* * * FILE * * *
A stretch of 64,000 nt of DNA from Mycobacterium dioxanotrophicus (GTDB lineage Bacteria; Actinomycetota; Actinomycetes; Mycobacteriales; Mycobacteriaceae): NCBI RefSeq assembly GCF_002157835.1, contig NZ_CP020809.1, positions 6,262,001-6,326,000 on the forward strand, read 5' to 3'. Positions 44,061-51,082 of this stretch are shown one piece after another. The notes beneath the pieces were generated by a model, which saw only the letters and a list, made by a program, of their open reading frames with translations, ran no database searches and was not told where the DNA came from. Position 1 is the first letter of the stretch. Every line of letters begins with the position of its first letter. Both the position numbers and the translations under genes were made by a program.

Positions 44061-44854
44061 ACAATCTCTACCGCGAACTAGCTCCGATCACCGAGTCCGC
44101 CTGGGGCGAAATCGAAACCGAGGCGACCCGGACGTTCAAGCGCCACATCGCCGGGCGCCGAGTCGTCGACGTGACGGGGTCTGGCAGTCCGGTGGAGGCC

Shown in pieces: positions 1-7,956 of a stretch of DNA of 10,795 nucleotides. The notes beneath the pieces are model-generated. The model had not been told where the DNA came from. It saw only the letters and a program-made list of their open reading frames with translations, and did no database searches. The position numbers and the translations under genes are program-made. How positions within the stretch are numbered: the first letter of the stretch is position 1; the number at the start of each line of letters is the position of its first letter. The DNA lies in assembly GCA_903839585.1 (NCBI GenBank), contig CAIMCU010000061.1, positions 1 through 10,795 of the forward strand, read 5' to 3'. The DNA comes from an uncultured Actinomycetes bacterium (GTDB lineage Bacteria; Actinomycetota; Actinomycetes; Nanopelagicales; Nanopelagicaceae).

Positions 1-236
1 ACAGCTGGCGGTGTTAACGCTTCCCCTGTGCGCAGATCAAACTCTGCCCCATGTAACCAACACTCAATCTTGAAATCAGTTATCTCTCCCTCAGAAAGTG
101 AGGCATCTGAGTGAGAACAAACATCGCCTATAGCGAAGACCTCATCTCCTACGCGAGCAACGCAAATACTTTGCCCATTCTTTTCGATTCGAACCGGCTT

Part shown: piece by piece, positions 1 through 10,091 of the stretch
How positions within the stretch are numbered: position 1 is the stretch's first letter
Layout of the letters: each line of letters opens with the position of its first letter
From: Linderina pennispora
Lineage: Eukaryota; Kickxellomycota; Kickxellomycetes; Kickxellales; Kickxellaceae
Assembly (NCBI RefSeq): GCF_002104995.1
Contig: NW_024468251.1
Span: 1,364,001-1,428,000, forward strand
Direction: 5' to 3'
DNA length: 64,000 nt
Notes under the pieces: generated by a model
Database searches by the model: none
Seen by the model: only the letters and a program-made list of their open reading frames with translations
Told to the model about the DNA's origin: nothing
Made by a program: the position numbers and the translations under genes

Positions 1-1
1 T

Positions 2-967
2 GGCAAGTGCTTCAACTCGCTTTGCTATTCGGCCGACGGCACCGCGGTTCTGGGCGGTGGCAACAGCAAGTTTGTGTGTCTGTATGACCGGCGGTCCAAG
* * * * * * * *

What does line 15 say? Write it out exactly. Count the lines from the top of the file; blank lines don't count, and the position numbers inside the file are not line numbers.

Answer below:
Contig: NW_024468251.1